Parliament’s Speaker Jacob Mudenda read out a letter from the 93-year-old president announcing that he was resigning with immediate effect in order to ensure “a smooth transfer of power.”
He has governed Zimbabwe ever since the end of white minority rule in 1980 following years of armed resistance.
The announcement was met with cheers and the impeachment proceedings halted. Parliament was accusing Mr Mugabe of allowing his wife Grace to usurp constitutional power and issue death threats to ministers including former Vice-President Emmerson Mnangagwa, the former security chief whose sacking on November 6 may have precipitated the military takeover a week later.
It also said he was too old to be an effective president, listing examples of his falling asleep during meetings as evidence.
Mr Mnangagwa was declared the new leader of ruling party Zanu-PF on Sunday and is now referred to as “president-designate.” A long-term ally of Mr Mugabe, his tenure as security chief coincided with the massacre of ethnic Ndebele citizens in 1983-4 and the suppression of liberation veteran Joshua Nkomo’s Zimbabwe African People’s Union. The military stated yesterday it had established “contact” with him and that he would return to the country shortly.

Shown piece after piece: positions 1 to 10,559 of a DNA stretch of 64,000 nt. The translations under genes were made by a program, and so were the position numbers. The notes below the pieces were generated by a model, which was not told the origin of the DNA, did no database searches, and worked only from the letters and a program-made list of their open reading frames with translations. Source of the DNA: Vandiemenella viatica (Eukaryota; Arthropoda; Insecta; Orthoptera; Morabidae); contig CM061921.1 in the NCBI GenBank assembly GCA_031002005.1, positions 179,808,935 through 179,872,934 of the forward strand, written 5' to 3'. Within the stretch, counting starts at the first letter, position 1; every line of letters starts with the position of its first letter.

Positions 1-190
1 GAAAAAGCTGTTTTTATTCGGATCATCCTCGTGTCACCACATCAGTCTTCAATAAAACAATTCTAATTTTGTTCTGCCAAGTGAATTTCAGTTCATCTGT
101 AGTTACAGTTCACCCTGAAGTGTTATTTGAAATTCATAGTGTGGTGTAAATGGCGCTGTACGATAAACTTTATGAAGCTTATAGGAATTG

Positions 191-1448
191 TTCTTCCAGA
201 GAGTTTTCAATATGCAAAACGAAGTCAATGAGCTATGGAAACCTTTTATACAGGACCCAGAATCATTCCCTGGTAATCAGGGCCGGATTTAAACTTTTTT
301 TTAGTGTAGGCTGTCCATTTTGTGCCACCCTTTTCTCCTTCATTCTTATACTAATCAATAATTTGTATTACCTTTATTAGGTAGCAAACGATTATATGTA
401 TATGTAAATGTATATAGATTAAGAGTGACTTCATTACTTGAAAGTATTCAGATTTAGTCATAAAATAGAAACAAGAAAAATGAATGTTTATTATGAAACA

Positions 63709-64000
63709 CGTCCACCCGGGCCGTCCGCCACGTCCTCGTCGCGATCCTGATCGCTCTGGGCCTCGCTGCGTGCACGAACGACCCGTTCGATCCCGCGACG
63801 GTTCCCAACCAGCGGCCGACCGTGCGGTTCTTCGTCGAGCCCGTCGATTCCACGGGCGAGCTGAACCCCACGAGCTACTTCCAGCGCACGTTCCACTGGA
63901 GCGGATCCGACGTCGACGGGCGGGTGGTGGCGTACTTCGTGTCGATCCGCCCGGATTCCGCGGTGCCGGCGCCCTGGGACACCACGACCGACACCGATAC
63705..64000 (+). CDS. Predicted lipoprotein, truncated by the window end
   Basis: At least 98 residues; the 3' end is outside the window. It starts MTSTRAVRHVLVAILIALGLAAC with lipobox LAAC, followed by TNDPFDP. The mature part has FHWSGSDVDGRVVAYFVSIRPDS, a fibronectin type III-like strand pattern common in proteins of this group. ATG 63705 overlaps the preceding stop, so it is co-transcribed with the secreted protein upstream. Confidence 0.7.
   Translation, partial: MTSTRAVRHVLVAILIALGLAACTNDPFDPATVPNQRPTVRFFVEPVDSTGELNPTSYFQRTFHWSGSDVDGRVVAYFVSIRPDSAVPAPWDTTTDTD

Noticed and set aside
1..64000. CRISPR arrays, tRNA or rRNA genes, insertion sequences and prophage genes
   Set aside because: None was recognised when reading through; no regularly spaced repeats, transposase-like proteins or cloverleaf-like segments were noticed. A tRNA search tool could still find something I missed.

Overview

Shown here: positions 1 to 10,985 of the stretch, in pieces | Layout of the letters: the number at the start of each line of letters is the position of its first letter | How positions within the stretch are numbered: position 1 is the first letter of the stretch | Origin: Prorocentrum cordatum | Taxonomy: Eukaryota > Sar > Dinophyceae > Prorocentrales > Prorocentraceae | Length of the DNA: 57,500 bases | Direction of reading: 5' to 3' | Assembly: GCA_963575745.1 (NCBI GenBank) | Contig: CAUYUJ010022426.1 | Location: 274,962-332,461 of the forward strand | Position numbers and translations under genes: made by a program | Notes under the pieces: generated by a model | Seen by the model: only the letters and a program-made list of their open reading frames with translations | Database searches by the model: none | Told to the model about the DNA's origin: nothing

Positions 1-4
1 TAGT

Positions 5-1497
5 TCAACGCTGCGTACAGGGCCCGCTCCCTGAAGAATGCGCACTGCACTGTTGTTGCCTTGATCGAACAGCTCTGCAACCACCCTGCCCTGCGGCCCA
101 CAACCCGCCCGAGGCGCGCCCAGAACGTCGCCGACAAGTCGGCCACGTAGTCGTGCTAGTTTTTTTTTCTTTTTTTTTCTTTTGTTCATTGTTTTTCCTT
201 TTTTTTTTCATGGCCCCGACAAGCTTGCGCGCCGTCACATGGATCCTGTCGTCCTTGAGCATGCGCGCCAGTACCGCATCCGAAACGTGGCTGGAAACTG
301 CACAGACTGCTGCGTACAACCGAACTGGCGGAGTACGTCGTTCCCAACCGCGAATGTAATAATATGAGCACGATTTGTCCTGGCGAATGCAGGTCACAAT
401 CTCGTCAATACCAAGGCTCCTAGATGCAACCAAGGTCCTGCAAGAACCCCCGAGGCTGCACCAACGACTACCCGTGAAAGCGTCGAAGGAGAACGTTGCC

Mr Mugabe’s resignation was unexpected, since he had called a cabinet meeting for yesterday morning, prompting parliament to order ministers not to attend but to prioritise simultaneous impeachment discussions. Five ministers apparently heeded Mr Mugabe’s summons while 17 ignored it.
It is unclear how the resignation will affect plans by the country’s neighbours to meet and discuss the political crisis, which included plans for the presidents of South Africa and Angola to arrive in Zimbabwe today.
The opposition Movement for Democratic Change led by former prime minister Morgan Tsvangirai had seconded Zanu-PF’s impeachment motion, and Mr Tsvangirai rallied supporters in Harare yesterday, welcoming the end of Mr Mugabe’s reign and calling for his successor to be chosen by national elections.